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RA’s Daily Russian News Blast – August 18, 2009

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TODAY: Violence explodes in Ingushetia; Interior Minister fired. Wall rumored to be built between Georgia and Abkhazia; Georgia to leave CIS.  Russian diplomats expelled.  Dozens missing in hydropower plant disaster.  Ship found.

President Medvedev has dismissed Ingush Interior Minister Ruslan Meiriyev after a suicide bombing in Nazran which killed 20 people and injured 138.  Tatyana Lokshina from Human Rights Watch has described the attack as ‘a big blow to the Kremlin’, which is wrestling with insurgency in all corners of the region.  Ingushetian President Yunus-Bek Yevkurov has said that it is in the interests of ‘the United States, Britain, and Israel’ to destabilize the Caucasus, and ‘to prevent Russia from reviving the former Soviet might’.  A commentator in the Times suggests, ‘the hamfisted attempt by the President of Ingushetia to blame the violence on Britain, the US and Israel illustrates the troubles of the Kremlin, which cannot renounce its recognition of the two statelets’ of South Ossetia and Abkhazia.  There are key facts about Ingushetia on Reuters.


Georgia will officially end its membership in the CIS as of August 18.  According to Bloomberg, Russia intends to build a Berlin Wall-style barrier along the border between Georgia and Abkhazia. 

Two Russian diplomats have been expelled from the Czech Republic on suspicion of spying.  Foreign Minister Sergei Lavrov has called the action ‘a provocation’.  An article in the Guardian examines the long-standing animosity between Ukraine and Russia in the light of Medvedev’s recent letter of recrimination.  ‘The Kremlin’s misunderstanding of Ukrainian politics is based on the fact that, unlike Russia, Ukraine is a democracy’:  Anders Åslund in the Financial Times analyzes why Moscow’s attempts to lord it over the Ukrainian leadership have limited pay-off in reality.  An op-ed piece in the Moscow Times suggests that Medvedev is less adept at establishing a rapport with the Russian people than predecessor Putin.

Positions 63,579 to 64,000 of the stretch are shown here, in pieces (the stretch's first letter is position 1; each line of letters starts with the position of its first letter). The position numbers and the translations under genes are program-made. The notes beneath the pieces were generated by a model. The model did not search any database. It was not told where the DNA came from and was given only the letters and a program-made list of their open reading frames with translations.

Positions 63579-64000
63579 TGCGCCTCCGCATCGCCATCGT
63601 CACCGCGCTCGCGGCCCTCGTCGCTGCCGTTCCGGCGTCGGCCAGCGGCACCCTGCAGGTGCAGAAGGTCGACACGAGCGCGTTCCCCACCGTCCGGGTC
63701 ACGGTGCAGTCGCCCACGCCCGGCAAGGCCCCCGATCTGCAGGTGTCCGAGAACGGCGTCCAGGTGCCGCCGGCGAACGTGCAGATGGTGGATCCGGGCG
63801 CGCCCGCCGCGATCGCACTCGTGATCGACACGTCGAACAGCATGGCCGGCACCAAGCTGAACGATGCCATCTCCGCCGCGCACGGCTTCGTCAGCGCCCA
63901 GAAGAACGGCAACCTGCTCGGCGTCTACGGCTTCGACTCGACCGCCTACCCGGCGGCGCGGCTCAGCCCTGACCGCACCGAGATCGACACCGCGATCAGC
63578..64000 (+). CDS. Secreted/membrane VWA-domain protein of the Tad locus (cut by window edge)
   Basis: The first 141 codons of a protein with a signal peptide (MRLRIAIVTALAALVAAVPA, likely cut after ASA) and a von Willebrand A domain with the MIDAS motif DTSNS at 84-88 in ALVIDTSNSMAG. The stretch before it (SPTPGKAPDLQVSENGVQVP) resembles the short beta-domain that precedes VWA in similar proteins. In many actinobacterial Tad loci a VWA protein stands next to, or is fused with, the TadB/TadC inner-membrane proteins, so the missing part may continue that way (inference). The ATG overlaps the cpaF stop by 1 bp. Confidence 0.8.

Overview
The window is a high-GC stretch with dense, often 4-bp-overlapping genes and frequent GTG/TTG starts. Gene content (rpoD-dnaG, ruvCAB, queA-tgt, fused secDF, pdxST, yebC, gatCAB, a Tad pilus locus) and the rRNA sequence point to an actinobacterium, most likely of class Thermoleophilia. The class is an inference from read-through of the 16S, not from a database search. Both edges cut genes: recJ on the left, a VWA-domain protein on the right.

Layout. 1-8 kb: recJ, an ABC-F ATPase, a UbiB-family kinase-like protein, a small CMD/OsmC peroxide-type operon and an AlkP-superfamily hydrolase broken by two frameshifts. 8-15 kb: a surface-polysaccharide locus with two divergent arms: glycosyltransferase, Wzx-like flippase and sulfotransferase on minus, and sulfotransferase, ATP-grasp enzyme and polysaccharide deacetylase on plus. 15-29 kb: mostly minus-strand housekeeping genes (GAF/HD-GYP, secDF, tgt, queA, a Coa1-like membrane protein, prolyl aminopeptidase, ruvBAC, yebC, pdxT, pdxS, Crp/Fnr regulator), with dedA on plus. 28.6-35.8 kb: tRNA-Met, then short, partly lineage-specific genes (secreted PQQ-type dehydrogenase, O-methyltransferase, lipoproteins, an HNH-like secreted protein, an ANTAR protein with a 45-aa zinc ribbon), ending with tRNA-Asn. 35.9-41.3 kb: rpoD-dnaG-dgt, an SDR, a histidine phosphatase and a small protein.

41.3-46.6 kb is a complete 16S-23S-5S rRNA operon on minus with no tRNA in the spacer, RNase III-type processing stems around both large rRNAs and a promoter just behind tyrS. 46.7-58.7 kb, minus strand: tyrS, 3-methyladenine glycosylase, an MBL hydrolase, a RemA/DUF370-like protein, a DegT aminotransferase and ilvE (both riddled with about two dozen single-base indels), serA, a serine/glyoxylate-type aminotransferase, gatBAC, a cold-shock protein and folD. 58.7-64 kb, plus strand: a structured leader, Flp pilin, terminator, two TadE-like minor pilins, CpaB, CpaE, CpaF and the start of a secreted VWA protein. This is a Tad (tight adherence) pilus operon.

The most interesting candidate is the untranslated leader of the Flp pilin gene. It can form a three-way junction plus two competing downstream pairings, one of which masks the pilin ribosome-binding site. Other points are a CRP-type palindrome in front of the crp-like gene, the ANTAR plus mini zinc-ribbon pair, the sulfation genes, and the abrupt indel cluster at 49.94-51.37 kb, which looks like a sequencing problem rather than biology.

The Washington Post relays that 12 people are now reported dead and 64 missing in the hydropower plant accident in Sayano-Shushenskaya.  ‘Aging infrastructure has long been regarded as a key obstacle to Russia’s development’, says the New York Times on the accident.  The future of the Muromtsev Dacha is in doubt as Moscow city government is threatening to knock it down and replace it with a parking lot.  The mystery of the Arctic Sea has been resolved by its discovery off the coast of Africa. Or has it?

PHOTO: People looking at destroyed cars at a police station in Nazran on August 17, 2009 after a suicide minivan attack killed at least 20 people and injured 138 others.  (Musa Sadulayev / AP)